Story and photos by Balmina Sehra
U.S. Army Garrison Stuttgart Public Affairs
STUTTGART, Germany – Members of the Stuttgart Military Community got to peek behind the curtains of German politics and see how the “Bratwurst” is made.
The thirty person group were part of the Capital City Visitation Program (CCVP), Nov. 7, a tour that brings Americans to downtown Stuttgart and teaches them how the Baden-Württemberg Landtag (State Parliament) and Stuttgart city government work. It’s also the first tour since 2019.
“It’s really important to me that the U.S. military community gets a good understanding of our political system,” said Aaron Deppisch, state parliament advisor for visitor services. “Since they are our guests I want them to feel at home.”
During the state parliament visit, the group had the opportunity to take a seat in the Plenary Hall in which decisions of the parliament are made. After finding a volunteer who would “sit in” as the Parliamentarian President, Deppisch showed the attendees how positions within the parliament are chosen. The group then voted each other into leadership positions within the parliament.
“That was the highlight of my day,” says John O’Brien, a CCVP attendee, “to see my wife as the Landtag President.”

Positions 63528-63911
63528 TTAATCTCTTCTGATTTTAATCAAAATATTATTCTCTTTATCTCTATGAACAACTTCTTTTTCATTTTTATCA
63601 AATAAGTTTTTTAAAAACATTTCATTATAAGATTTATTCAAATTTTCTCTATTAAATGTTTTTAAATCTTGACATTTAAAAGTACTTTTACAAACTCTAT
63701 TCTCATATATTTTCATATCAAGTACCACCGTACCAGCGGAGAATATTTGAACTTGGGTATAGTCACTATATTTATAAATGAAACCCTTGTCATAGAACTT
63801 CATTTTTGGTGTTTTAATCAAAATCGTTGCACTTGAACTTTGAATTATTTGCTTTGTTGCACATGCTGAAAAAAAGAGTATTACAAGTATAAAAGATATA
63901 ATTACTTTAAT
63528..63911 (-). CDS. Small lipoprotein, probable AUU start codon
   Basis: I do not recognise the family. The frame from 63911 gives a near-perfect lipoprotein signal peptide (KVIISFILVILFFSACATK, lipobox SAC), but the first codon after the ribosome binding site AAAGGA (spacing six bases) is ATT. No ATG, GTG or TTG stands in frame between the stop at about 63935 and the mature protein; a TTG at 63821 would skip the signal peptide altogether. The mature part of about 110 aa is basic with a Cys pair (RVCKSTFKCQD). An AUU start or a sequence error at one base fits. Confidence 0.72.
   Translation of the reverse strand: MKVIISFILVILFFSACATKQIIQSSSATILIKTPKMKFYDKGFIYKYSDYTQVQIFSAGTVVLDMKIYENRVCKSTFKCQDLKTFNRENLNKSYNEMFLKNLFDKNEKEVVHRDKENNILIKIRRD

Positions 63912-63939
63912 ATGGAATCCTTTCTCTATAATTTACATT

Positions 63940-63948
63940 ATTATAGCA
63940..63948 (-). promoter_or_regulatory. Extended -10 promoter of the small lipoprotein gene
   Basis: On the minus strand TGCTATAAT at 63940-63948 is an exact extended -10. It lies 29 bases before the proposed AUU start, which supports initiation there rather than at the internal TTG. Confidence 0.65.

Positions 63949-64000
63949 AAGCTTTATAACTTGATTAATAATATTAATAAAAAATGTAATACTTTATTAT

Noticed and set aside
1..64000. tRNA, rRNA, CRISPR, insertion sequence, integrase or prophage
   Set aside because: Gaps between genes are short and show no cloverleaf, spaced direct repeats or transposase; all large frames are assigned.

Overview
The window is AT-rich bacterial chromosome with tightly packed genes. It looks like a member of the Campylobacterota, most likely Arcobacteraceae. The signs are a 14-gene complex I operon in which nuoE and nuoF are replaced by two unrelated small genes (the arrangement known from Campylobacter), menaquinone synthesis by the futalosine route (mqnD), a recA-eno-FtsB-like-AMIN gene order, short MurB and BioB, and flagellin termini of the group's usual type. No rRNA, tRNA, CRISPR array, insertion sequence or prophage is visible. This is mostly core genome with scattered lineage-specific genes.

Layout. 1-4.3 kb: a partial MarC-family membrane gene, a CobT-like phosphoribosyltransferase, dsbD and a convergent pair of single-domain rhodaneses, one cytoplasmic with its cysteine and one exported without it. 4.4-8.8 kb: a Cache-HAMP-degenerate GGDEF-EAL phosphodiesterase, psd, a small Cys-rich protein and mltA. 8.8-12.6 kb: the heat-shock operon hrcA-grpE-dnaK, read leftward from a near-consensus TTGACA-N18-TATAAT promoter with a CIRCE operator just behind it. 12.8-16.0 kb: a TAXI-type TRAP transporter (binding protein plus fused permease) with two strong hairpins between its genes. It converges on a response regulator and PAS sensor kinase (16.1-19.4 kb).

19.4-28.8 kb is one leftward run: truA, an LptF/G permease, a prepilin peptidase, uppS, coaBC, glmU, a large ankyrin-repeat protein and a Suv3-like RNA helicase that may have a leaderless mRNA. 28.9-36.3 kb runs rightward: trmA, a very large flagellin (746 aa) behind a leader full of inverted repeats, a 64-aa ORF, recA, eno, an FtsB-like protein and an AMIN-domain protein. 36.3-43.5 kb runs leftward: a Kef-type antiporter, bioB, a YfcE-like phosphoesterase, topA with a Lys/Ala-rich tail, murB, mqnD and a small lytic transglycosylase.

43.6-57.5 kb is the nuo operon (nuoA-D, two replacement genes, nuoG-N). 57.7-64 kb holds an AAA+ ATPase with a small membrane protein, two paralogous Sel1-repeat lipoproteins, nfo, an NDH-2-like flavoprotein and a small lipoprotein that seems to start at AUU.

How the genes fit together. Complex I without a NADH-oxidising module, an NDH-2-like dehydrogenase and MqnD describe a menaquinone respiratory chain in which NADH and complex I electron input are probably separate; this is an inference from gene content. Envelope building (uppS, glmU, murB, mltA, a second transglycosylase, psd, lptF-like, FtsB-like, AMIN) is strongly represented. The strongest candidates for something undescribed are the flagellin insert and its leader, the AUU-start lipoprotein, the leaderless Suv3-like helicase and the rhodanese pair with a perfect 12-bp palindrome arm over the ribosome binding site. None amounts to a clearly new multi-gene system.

Rosario Celin, who was on her second tour in Stuttgart said, “this has given me a greater love for being in Europe, it’s so wonderful to see how we have merged together as a community.”
U.S. Forces Liaison Officer Baden-Württemberg Sean Schulze spoke about Germany’s political history and the unique role Stuttgart has played in the German-American friendship. He highlighted the “Speech of Hope,” which was delivered by U.S. Secretary of State James Francis Byrnes at the Stuttgart Opera House in 1946. Byrnes encouraged the German people to embrace democracy and join the free nations of the world. He also committed the American forces to Europe for as long as any other occupying powers remained in Germany – hinting at the growing division between the West and the Soviet Union.
During lunch, there was excited whispering at the table as the Parliamentarian President Muhterem Aras walked into the restaurant. Megan Young, who had just taken part in the group’s mock elections said, “it was really interesting having her walk in without any fanfare, it was just fun to catch a glimpse of her after we had just heard about her.”
After touring the sites around Stuttgart’s famous Schlossplatz, the program had come to its final stop, Stuttgart’s city Hall. Following the excitement of using the building’s paternoster elevators – the 19th Century, continuously moving, open-faced lifts – the attendees had the opportunity to sit down with the Mayor of Safety, Order and Sport, Clemens Maier. The group peppered him with questions about Stuttgart 21 – the city’s massive railroad overhaul, possible blackouts in Stuttgart and future education plans.
When asked if the Christmas Market would be canceled again this year.
“There may not be as many lights,” Maier said, “But it will definitely take place this year.”
To join the next CCVP tour in the upcoming Spring follow www.stuttgartcitizen.com